• Scar Comprehensive Treatment Center, Plastic Surgery Hospital, Chinese Academy of Medical Sciences & Peking Union Medical College, Beijing, 100144, P.R.China;
LIU Yuanbo, Email: ybpumc@sina.com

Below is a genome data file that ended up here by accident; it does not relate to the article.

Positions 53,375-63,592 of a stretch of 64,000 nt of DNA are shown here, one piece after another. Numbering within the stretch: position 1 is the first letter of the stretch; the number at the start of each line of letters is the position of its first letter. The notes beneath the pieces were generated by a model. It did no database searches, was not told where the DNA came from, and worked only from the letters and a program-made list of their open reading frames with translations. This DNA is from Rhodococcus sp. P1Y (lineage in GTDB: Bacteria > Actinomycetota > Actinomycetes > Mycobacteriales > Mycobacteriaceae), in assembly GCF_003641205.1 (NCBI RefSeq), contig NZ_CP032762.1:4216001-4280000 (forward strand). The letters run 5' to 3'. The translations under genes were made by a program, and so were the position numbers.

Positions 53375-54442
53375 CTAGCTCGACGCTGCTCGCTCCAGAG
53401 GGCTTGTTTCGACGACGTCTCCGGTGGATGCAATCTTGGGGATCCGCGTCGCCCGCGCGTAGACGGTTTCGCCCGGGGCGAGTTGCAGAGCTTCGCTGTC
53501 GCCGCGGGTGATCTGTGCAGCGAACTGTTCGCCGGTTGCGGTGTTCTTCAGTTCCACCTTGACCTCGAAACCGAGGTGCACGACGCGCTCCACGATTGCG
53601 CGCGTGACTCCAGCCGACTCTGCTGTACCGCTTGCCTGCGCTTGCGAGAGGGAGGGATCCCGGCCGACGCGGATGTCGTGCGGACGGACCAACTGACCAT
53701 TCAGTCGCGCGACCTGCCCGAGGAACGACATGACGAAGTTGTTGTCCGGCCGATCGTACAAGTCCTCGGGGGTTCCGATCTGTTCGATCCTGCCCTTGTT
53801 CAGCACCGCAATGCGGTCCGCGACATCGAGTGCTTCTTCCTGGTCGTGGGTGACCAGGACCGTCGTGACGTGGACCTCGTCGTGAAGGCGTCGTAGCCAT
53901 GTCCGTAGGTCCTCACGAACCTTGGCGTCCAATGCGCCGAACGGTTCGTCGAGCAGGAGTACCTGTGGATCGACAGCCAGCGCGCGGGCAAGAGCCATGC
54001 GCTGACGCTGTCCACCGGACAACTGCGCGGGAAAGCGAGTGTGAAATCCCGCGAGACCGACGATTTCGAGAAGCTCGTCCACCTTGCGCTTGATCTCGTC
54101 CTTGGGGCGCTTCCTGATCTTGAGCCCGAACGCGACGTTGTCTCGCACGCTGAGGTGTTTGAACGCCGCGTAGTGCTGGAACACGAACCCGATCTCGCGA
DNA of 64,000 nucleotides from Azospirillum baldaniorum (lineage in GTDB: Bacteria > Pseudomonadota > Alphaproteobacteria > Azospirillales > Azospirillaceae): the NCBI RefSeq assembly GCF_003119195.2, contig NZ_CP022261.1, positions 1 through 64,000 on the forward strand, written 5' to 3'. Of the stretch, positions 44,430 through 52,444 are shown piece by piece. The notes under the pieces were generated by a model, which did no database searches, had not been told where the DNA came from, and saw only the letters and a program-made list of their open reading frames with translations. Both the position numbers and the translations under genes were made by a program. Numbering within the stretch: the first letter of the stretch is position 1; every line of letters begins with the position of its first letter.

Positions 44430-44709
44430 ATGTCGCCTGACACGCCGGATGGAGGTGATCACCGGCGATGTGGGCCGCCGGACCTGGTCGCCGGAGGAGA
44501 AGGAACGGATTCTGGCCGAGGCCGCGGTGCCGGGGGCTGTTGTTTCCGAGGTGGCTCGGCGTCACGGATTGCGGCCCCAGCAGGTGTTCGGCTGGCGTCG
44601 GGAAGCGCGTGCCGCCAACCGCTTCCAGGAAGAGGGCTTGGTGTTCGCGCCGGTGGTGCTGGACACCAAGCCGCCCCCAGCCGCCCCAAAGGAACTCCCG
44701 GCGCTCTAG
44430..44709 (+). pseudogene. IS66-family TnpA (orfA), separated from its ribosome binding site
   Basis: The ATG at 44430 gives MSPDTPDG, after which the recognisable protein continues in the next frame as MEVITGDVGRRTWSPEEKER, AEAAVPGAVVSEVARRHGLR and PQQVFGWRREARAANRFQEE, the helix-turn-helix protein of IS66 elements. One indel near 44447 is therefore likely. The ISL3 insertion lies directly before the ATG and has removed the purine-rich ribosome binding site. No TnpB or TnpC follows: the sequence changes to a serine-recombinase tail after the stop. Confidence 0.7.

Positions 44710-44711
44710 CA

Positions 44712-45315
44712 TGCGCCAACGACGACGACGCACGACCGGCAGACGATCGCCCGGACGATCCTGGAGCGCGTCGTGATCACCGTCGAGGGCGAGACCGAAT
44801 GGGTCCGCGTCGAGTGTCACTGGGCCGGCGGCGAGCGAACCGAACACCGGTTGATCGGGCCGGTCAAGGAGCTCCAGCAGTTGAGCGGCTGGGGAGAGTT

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Objective  To explore the feasibility and effectiveness of using the superior lateral genicular artery (SLGA) perforator propeller flap to reconstruct soft-tissue defects around the knee joint. Methods  Between October 2013 and May 2019, 10 patients underwent repairing of soft-tissue defects around the knee joint using the SLGA perforator propeller flap. There were 6 males and 4 males, with a median age of 34.5 years (range, 6-66 years). Etiologies included radical tumor resection in 4 cases, post-burn scar contracture in 3 cases, post-burn hypertrophic scar in 2 cases, and prothesis exposure after knee arthroplasty in 1 case. Defects located on the lateral knee in 6 cases, proximal lateral leg in 2 cases, popliteal fossa in 1 cases, and infrapatellar region in 1 case. The size of soft-tissue defects was from 6 cm×4 cm to 14 cm×8 cm. The extraction range of the flap was from 10.0 cm×5.5 cm to 23.0 cm×7.0 cm; the length of the perforator pedicle was 2.5-5.0 cm, with an average of 3.65 cm; the flaps were rotated 180°, the large paddle of the propeller flap was used to repair the defect, and the small paddle was used to assist the closure of donor site. Results  Blister was observed in the distal 3-cm of one flap and the flap survived after conservative management. All the flaps survived, and the wounds in the donor and recipient areas healed by first intention. There was no vascular crisis, incision dehiscence, infection, or other complications. All 10 patients were followed up 4 to 48 months, with an average of 12.6 months. The color and texture of the flap were similar to those of the recipient area, and there was no need for secondary operation for degreasing and thinning. Scar contracture was corrected; no tumor recurrence was found in tumor patients; the artificial knee joint was preserved, the knee joint flexion and extension activities were good, and all the patient and family members were satisfied with the appearance and function of the lower limbs after operation. Conclusion  The SLGA perforator propeller flap surgery is relatively simple without the need of microvascular anastomosis, has the minimal donor-site morbidities, and can provide a compound flap for the repairing of a complex wound. The SLGA perforator propeller flap is one of the optional methods to repair soft-tissue defects around the knee joint.